The plaintiff brought suit on a promissory note in the Civil Court of Fulton County against William Morgan and Sara Morgan. The defendant, Sara Morgan, filed an answer to the complaint to which the plaintiff interposed a motion to strike. The trial judge sustained the motion to strike the answer and entered judgment for the plaintiff against the defendant in the amount sought. The record also reveals that the defendant's motion to amend the answer was denied on the ground that there was no answer to which an amendment could be added at the time of the motion. The defendant appeals to this court. Held:
1. The motion to dismiss the appeal is without merit.
2. The third enumeration of error contends that the court erred in granting plaintiff's motion to strike defendant's answer. The contention was made that the answer constituted a mere general denial which was not sufficient as against an unconditional contract in writing. Watson v. Davis, 97 Ga. App. 378 (5) (103 SE2d 182)
; Hill v. General Rediscount Corp., 116 Ga. App. 459
, 464 (157 SE2d 888
); Singleton v. Rary, 116 Ga. App. 476 (3) (157 SE2d 645)
. However, in this decision we pretermit the question as to the effect of the Georgia Civil Practice Act on the rule enunciated in the cited cases. See Singleton v. Rary, 119 Ga. App. 559 (167 SE2d 740)
, where the law of the case had already been fixed prior to the Civil Practice Act.
The complaint alleged that "Said defendant(s) is (are) indebted to your petitioner in the sum of $379.85 being principal due on a promissory not secured by a security agreement executed between the parties dated September 12, 1968, copy of which is attached hereto, marked Exhibit A, and made a part hereof." In response to this allegation the defendant's answer under oath stated as follows: "Paragraph three is denied insofar as defendant Sara Morgan is made a party to the agreement."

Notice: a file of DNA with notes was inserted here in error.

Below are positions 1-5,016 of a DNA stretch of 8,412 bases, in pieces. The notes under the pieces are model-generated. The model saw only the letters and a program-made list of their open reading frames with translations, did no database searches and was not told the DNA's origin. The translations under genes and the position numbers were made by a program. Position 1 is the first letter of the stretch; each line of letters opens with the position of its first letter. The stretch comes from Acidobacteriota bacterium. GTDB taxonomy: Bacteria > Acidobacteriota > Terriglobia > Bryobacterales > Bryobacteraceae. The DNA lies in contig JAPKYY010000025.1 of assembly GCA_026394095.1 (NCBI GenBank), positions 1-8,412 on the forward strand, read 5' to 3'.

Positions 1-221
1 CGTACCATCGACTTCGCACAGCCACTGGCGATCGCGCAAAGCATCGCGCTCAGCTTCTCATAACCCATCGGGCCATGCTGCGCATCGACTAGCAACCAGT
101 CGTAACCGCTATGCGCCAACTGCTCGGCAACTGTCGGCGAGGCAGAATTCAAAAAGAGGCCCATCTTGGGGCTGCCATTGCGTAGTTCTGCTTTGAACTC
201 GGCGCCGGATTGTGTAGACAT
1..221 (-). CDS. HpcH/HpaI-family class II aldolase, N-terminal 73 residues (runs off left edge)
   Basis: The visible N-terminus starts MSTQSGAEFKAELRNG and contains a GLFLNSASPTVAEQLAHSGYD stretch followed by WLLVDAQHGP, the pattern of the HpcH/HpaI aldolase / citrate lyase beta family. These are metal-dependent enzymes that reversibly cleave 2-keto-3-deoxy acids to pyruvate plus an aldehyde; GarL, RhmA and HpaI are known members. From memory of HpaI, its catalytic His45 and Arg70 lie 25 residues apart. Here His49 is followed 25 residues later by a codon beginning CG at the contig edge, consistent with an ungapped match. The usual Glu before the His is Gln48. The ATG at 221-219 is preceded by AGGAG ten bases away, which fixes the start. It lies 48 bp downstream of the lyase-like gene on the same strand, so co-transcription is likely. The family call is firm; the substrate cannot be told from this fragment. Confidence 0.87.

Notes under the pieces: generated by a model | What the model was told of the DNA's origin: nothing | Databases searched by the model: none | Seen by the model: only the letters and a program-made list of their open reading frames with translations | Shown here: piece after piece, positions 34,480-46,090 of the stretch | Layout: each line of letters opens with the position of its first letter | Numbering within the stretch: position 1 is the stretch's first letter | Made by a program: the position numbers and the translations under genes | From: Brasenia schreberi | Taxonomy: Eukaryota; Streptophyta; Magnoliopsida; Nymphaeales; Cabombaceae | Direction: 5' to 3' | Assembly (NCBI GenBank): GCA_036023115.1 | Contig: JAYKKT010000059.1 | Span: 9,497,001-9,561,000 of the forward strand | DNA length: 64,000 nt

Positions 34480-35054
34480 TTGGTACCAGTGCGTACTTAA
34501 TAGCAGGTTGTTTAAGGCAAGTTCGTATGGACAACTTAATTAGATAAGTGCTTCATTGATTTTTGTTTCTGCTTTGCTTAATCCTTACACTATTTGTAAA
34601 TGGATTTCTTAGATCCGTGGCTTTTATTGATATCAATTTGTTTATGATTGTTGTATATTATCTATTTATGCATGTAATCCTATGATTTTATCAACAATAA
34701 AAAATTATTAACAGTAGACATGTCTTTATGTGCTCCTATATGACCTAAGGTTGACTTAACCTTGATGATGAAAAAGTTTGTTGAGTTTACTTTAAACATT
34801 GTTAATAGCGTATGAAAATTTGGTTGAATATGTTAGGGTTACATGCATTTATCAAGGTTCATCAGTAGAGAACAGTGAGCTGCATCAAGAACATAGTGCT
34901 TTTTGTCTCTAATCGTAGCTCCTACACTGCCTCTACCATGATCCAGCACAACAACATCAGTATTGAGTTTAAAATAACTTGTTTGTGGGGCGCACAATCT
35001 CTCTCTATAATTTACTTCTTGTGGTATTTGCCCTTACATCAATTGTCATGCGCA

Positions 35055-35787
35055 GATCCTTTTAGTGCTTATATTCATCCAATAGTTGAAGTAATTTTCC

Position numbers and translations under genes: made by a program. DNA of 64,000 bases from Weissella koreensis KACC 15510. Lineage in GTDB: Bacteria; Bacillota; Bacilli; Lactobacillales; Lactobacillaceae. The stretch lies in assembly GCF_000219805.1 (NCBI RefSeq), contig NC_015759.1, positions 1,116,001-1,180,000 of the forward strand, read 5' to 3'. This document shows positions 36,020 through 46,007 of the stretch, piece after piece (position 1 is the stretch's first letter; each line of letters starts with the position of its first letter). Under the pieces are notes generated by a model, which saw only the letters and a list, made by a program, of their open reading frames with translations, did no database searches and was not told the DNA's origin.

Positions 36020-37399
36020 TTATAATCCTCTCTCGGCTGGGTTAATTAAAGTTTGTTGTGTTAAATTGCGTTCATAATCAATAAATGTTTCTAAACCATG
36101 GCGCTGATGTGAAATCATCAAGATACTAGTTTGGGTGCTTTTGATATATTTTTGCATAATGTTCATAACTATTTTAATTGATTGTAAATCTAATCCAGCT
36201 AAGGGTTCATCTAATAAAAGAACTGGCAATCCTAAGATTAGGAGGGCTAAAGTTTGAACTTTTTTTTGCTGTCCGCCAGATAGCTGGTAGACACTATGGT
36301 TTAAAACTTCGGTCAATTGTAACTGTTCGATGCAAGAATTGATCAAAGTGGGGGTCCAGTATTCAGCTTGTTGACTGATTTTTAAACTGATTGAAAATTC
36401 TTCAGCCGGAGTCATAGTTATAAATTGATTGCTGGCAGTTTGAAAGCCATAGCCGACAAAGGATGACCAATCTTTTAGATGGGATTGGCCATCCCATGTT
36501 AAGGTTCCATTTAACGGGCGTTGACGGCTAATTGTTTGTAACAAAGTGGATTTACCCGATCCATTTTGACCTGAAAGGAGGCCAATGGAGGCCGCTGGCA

It is true that under former Code 81-701, the simple denial of a paragraph in which the execution of an instrument was alleged presented no distinct defense; a formal plea of non est factum was necessary. Crockett & Co. v. Garrard & Co., 4 Ga. App. 360 (2) (61 SE 552); Odell v. Wessinger, 54 Ga. App. 838, 840 (189 SSE 367). However, Code 81-701 has been repealed by the Civil Practice Act (Ga. L. 1966, p. 609, as amended). While the Federal Rules with regard to affirmative defenses, after a specific listing of enumerated defenses, provide: "and any other matter constitution an avoidance or affirmative defense," Georgia Civil Practice Act, Rule 8 (c) (Code Ann. 81A-108; Ga. L. 1966, pp. 609, 619; 1967, pp. 226, 230), contains only a specific listing without such concluding catch-all phrase. Thus, as we construe the present law the denial of the execution of a contract (non est factum) is no longer a defense which must be affirmatively pleaded.
Nothing herein held is in conflict with the recent case of Steelman v. Associates Discount Corp., 121 Ga. App. 649
, where the decision was predicated on the following facts--that the defendant admitted signing the agreements at issue and making three payments under their terms (see Code Ann. 109-A--307 (2)), and the pleadings were not under oath as required by Code 20-801. None of these factors are present in the case sub judice.
Here the thrust of the answer is such that it can be construed to deny that the defendant executed the written agreement in question. That being so, the answer would raise an issuable defense to the contract and hence the trial judge erred in sustaining the notion to strike. In view of this holding all other and further rulings were nugatory.
J. Norwood Jones, Lewis N. Jones, for appellee.